Sunday, April 11, 2010

US must deliver justice on friendly fire

Too many journalists have died at the hands of the US army in Iraq. It's time the Pentagon stopped protecting the perpetrators

Jim Boumelha
(president of the International Federation of Journalists), Saturday 10 April 2010

(Left: The camera of an injured photographer lies covered with blood on the 15th floor of Baghdad's Palestine hotel, 8 April 2003)

"The release last Monday of the US military video Collateral Murder by Wikileaks has already being dubbed a landmark equal to the Abu Ghraib pictures. It could not have come at a more appropriate time as global organisations of journalists commemorate today a similar slaughter of journalists that took place at the hands of the US army seven years ago. Just before noon on 8 April 2003, journalists billeted at the Palestine hotel in Baghdad watched in horror from their balconies as an M1A1 Abrams tank fired a heat round from nearly a mile away on the Jumhurya bridge toward the hotel. The shell hit a 15th-floor balcony, fatally wounding veteran Reuters cameraman Taras Protsyuk and Spanish cameraman José Couso of Telecinco. Three other Reuters staff were injured – Paul Pasquale, Samia Nakhoul and photographer Faleh Kheiber.
That morning there was intense fighting all around the hotel in what was to be one of the last days of the battle of Baghdad. Among the 100 or so journalists staying at the Palestine many were huddled on the balconies observing the fight, but none would have ever imagined that they themselves would become targets.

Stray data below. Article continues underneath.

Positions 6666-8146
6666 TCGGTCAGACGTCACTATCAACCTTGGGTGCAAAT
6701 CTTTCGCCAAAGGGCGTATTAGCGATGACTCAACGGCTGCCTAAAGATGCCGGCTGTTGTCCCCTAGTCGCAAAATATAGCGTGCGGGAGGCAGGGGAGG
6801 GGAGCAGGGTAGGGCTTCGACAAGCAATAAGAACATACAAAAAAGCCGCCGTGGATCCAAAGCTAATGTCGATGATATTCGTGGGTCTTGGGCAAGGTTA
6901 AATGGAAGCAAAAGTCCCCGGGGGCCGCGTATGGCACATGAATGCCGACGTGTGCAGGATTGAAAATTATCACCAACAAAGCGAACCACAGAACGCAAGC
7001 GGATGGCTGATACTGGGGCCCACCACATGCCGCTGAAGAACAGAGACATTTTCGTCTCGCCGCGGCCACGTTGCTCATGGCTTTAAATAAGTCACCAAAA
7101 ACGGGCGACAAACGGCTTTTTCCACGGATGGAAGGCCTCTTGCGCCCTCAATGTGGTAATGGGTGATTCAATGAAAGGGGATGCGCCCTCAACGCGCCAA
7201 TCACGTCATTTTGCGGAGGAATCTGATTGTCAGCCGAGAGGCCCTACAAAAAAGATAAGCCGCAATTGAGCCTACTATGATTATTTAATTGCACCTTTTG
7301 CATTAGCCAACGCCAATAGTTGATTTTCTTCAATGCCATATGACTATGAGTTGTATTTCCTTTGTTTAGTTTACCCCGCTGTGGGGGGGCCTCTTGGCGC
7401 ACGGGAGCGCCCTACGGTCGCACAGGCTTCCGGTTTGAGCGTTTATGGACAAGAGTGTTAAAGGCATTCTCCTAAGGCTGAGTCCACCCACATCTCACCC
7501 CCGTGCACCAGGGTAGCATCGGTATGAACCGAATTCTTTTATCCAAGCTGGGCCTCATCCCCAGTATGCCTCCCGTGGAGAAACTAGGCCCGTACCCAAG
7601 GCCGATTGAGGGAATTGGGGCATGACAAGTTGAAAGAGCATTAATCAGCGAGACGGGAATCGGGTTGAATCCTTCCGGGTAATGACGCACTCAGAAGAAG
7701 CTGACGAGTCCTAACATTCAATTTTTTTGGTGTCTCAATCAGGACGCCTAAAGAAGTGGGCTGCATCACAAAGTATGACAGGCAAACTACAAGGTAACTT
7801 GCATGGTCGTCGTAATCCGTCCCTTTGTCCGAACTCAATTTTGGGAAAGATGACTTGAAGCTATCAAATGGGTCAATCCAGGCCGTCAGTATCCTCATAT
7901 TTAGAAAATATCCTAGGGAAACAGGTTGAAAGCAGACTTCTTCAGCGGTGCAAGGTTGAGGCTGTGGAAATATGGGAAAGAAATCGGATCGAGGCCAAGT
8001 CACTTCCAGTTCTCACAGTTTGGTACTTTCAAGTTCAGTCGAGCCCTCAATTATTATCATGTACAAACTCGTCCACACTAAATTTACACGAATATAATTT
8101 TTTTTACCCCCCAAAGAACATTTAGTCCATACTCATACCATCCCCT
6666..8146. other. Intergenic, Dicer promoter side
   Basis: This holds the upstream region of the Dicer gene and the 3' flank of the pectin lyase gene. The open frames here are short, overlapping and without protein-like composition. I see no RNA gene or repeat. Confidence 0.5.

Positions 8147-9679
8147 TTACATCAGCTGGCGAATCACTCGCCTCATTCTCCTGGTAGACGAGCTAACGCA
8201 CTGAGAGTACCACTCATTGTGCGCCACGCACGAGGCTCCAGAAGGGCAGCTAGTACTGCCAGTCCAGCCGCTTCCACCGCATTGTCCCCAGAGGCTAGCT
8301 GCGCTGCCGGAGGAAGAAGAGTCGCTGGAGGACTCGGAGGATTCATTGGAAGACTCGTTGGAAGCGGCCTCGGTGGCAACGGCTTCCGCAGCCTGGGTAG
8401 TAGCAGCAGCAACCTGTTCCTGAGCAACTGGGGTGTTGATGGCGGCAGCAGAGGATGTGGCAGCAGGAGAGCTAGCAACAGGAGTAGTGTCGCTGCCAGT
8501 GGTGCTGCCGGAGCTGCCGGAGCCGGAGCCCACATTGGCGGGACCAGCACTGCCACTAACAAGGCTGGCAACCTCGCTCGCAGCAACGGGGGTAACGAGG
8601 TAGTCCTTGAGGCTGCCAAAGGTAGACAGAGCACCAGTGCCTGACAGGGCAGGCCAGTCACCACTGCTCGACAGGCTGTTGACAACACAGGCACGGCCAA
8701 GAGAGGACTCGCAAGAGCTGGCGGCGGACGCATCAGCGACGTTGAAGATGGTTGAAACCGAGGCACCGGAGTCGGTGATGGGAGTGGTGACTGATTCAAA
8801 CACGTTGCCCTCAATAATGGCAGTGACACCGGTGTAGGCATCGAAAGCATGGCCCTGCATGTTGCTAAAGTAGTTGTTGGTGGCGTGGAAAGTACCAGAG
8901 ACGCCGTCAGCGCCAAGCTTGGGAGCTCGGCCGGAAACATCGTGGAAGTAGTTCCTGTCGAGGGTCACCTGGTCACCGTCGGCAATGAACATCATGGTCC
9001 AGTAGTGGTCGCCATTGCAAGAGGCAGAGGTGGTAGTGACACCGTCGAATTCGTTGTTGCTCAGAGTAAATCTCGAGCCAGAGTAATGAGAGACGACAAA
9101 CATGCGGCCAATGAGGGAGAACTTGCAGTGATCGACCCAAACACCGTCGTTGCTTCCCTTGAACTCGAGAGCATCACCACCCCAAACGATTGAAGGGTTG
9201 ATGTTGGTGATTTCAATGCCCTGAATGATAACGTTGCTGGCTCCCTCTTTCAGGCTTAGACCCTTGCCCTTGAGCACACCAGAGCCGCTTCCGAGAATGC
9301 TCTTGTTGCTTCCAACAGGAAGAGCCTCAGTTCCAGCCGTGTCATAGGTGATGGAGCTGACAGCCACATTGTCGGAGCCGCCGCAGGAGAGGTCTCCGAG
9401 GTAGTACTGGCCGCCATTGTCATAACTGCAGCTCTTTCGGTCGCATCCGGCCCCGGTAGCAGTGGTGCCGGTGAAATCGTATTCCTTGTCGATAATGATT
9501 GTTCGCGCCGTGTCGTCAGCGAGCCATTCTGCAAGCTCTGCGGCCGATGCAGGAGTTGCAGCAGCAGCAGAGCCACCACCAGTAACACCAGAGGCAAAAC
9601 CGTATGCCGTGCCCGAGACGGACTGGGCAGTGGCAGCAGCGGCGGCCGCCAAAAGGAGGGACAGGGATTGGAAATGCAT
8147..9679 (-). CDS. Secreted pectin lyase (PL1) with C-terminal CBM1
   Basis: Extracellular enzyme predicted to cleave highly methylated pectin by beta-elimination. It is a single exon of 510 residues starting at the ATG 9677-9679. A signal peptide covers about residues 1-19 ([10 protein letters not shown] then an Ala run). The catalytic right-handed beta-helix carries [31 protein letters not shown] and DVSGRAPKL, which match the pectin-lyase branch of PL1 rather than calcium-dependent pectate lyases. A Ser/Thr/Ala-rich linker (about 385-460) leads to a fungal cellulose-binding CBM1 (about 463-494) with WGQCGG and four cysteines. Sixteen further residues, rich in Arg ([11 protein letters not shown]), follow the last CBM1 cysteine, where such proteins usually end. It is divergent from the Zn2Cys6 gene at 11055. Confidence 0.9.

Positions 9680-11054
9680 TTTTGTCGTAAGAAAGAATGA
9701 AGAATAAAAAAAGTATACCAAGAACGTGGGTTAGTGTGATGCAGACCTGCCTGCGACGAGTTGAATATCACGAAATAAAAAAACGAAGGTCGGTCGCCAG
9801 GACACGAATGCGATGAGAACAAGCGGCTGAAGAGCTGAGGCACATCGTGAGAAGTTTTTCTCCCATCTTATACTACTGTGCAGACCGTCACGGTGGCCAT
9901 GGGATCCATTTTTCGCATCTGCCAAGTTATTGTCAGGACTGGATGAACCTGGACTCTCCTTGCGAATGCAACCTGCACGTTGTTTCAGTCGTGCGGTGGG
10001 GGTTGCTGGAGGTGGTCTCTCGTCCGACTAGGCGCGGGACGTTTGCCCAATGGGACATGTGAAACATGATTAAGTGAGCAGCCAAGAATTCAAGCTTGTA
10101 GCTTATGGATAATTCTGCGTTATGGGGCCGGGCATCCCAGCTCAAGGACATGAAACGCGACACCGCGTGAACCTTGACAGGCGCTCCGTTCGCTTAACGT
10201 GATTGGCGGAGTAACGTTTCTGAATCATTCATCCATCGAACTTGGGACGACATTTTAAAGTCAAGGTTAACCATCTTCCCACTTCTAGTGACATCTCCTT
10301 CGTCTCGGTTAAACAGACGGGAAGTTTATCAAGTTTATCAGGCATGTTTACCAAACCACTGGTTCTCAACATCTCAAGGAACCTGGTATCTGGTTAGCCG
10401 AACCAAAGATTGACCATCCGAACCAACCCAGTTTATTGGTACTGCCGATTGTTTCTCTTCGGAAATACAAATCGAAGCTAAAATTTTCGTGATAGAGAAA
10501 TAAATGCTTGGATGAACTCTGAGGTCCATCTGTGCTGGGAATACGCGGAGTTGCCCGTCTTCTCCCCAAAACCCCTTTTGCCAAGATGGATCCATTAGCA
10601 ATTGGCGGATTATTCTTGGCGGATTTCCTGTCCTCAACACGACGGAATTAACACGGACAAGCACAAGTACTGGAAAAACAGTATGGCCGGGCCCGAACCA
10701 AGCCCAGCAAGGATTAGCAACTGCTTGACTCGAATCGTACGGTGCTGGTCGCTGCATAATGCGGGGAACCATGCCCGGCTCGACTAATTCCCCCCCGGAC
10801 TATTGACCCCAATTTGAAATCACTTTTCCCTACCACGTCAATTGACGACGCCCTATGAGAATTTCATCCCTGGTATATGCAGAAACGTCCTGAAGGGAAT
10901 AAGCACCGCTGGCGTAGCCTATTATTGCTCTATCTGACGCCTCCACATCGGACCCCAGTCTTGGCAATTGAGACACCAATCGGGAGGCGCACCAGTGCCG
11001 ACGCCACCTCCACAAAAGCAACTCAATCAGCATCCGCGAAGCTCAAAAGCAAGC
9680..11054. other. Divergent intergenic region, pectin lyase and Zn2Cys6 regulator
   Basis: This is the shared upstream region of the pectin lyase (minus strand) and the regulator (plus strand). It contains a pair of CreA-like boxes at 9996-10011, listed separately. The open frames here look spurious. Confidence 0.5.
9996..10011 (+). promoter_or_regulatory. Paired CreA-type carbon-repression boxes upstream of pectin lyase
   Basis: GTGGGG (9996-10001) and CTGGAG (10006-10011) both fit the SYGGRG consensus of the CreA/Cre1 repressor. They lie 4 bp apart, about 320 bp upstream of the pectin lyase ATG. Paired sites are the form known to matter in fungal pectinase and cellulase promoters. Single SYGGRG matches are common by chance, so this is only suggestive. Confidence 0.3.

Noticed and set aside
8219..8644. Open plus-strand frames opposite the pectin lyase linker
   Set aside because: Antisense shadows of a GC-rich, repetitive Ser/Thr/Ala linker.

The scene inside the Abrams tank and the exchange between US commanders prior to the order to fire is not as finely documented as the attack by the Apache helicopter shown in Collateral Murder, but the similarities are plenty......

For the last seven years, journalists' organisations have been urging US presidents – first George Bush, now Barack Obama – to meet their obligations and deliver justice and fair treatment to the victims of violence by its own soldiers. Their lack of response so far has been the same, showing their armed forces that criminal brutality or carelessness would not be punished. As John Simpson wrote: "Since the first world war, every war in which the Americans have fought has been marked by unnecessary civilian deaths … Now, it seems, there may be a new distinguishing feature of American wars: the killing of journalists.""

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